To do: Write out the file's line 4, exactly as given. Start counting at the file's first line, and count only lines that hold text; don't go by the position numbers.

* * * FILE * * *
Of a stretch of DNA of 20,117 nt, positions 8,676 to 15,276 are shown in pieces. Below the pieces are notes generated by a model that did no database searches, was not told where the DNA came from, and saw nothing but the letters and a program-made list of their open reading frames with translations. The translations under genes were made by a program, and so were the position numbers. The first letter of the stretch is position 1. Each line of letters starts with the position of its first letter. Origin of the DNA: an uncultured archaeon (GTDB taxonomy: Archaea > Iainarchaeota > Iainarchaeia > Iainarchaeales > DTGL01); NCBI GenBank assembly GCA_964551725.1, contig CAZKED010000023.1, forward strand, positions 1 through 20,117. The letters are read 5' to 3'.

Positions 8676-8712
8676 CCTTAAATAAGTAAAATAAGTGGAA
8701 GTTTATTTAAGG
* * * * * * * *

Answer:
8701 GTTTATTTAAGG